How to DIY Hand Hewn Wood Beams
(and make them look authentically old)
I’m convinced that we live in a house of cards. I think our builders stacked a bunch of drywall side-by-side–then taped it all together. Don’t laugh, because in our sunroom…we were right. No studs exist at the peaks of this ceiling which is why it was coming apart…literally at the seams.
Glue or spackle wasn’t fixing the problem either. As the house settles, the seams would reappear over time. We talked about covering the ceiling with planked boards (painted white), but that’s still under consideration. It finally occurred to us that — we could add reinforcement to our ceiling by installing our own DIY rough hewn wood beams. And, we could finally give this room more character. So here is the tutorial…
In keeping with our style we wanted theses beams to appear hand hewn. Solid beams were not an option for us for a few reasons. First, the structure of the room didn’t offer much load bearing support. Second the cost was more than we wanted to take on, and finally we were not excited at all about hoisting something that heavy 14 feet in the air.
So we settled on faux beams. And our materials cost was $35 for each beam.
After shopping a bit and finding a few pre-made options at the big box stores, we decided to build our own. The construction was blindingly simple but the tricky part would be making them look authentically made by hand. We have a video that demonstrates the techniques we used to make this new box look like it had been hand cut by an ax 150 yrs ago.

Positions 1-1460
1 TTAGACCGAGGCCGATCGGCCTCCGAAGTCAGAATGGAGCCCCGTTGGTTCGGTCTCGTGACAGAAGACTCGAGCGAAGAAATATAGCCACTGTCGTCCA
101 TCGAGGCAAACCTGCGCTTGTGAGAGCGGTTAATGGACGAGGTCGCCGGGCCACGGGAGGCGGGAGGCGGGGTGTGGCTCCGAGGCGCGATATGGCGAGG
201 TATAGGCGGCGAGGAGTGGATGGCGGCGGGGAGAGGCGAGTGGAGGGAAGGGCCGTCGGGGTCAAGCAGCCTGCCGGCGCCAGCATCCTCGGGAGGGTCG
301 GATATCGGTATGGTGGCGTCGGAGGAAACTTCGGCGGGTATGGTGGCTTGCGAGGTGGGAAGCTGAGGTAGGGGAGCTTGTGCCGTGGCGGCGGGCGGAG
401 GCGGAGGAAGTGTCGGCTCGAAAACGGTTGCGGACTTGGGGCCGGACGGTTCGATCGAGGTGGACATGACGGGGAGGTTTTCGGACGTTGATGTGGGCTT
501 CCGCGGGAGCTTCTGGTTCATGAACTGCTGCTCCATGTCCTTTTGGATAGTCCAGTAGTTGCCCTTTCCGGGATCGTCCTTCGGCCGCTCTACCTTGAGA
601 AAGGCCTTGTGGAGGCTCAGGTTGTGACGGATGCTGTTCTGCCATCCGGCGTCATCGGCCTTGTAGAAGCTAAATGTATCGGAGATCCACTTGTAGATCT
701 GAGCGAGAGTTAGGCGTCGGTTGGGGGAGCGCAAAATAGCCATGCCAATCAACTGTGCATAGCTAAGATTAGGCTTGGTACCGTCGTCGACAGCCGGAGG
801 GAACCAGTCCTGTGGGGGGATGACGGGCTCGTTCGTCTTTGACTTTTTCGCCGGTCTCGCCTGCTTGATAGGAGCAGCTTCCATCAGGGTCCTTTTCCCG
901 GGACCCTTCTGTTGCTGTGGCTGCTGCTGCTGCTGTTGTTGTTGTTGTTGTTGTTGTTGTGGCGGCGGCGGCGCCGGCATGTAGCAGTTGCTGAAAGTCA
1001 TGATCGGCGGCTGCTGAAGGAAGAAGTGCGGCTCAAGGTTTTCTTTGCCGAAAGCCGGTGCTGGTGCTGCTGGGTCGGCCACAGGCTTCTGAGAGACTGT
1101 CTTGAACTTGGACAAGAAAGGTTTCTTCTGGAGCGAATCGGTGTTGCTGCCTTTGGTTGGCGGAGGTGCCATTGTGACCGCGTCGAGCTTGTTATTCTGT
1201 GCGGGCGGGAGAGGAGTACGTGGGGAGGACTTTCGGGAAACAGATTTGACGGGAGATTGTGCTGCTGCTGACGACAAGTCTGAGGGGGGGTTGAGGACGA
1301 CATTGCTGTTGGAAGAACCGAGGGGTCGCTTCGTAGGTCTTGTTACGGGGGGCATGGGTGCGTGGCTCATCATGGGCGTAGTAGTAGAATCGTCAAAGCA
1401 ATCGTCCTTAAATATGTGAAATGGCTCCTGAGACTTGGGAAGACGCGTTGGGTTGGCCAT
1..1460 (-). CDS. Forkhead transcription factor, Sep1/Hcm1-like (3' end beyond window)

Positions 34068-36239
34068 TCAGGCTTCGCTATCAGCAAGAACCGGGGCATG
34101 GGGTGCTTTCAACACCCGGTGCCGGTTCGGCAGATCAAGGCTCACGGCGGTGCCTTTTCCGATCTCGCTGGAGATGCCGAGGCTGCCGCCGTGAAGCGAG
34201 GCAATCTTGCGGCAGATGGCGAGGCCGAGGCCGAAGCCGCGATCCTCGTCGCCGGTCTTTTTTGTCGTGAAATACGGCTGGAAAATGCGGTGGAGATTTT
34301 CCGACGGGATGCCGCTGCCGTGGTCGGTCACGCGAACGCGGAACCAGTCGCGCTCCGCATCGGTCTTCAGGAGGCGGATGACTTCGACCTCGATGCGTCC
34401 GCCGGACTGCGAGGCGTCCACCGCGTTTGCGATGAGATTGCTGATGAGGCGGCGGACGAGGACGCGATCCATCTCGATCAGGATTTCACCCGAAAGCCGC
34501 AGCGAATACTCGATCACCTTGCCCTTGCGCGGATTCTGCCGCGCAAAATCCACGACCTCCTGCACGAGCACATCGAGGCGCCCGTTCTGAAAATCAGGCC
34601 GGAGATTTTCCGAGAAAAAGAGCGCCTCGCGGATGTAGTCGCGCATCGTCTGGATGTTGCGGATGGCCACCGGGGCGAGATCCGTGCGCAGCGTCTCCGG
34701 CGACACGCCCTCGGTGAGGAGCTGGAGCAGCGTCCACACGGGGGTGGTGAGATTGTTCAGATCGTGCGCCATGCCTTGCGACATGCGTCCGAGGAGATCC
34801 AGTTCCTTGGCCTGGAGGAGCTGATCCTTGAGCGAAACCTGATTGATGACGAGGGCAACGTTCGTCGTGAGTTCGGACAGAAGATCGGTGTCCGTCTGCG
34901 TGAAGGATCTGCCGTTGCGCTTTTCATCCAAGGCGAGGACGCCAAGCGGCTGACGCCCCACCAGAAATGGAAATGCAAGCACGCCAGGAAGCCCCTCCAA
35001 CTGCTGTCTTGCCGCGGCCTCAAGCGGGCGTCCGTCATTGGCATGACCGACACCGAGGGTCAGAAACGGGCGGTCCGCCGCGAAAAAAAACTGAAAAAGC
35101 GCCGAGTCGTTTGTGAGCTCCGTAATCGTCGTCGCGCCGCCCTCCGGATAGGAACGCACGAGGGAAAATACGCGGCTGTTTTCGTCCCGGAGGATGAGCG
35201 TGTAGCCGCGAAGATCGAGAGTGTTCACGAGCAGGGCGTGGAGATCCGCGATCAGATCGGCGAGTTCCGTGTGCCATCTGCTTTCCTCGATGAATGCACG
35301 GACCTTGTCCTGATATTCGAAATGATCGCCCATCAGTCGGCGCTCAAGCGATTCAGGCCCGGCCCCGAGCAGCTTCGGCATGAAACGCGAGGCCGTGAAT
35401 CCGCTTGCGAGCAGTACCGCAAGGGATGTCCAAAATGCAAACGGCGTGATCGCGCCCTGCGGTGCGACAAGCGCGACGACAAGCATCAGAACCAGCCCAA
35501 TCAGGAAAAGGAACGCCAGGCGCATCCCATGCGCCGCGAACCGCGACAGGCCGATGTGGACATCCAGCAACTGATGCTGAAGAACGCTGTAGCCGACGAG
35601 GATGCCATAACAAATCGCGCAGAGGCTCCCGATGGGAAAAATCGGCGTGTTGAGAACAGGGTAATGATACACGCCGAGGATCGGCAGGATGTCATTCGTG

The clincher was the fact that we recently added a Ryobi Airstrike 18V Finish Nailer to our arsenal. This is a terrific tool, we were a bit skeptical having used pneumatic nailers for years but this gun provides all of the power you need to drive 2 1/2 inch nails without the hassle of dragging a compressor and a hose around. So nailing when up on a ladder and a long way from our shop became a piece of cake.
Another bit of Ryobi technology that came in handy was their new Phoneworks Stud Finder. This is part of a set of tools that plug into your smart phone and display the information right on your phone. We found this to be a very sensitive and accurate stud finder, which was extremely help finding oddly spaced studs in our stippled drywall ceiling. One bit of genius with this tool is a button built into the finder that marks the wall when you find the stud, no more having to grab the pencil and make sure the mark is in the right spot.
The span we wanted to cover was nearly exactly 10 feet so it was a relatively easy matter to find boards that were long enough to fill the space. We opted for cedar because it is relatively cheap and very light.
The beam build is really just a simple box
Our 15 year old really dug this part…putting it all together using the Ryobi Airstrike. He’s now understanding the beauty of power tools.
- 6 1X6X10ft Rough cut Cedar Boards
- 1 2X4X6ft Pine
- 8 4″ Hex Head Screws
- 2 1/2″ Nails for Nail Gun
- Varathane Dark Walnut Stain
Once they were put together…we roughed up the adjoining pieces to make them look like they were “one” and the parts blended into one another. This really helps it to look like one single piece of solid wood once it’s stained.
The anchors for the beams we manufactured on the drill press. I cut small block of 2X4 and cut recesses for the screw heads so that the screws would penetrate deeper into the studs. Our ceiling had studs spaced at 24″ so I used four hangers for each beam.
We screwed the hangers into the studs and simply slipped the beam over the hanger and nailed into the side of the hanger with the gun. (On a side note, our 15 year old really didn’t dig this part–but he still was a huge help).
That’s really all there is to it. Here is a quick look….much better, don’t you think?
And even though it would be slightly out of order, we may still try planking the ceiling because we’re both kind of over the stippled look. I know, it’s totally not the right way to do things. We tend to do things on a whim, then realize (hey…a plank board ceiling would be nice). But we’ll make it work.
More changes to come…a new hanging light fixture is on our radar…maybe even the wall paint. We’ll see…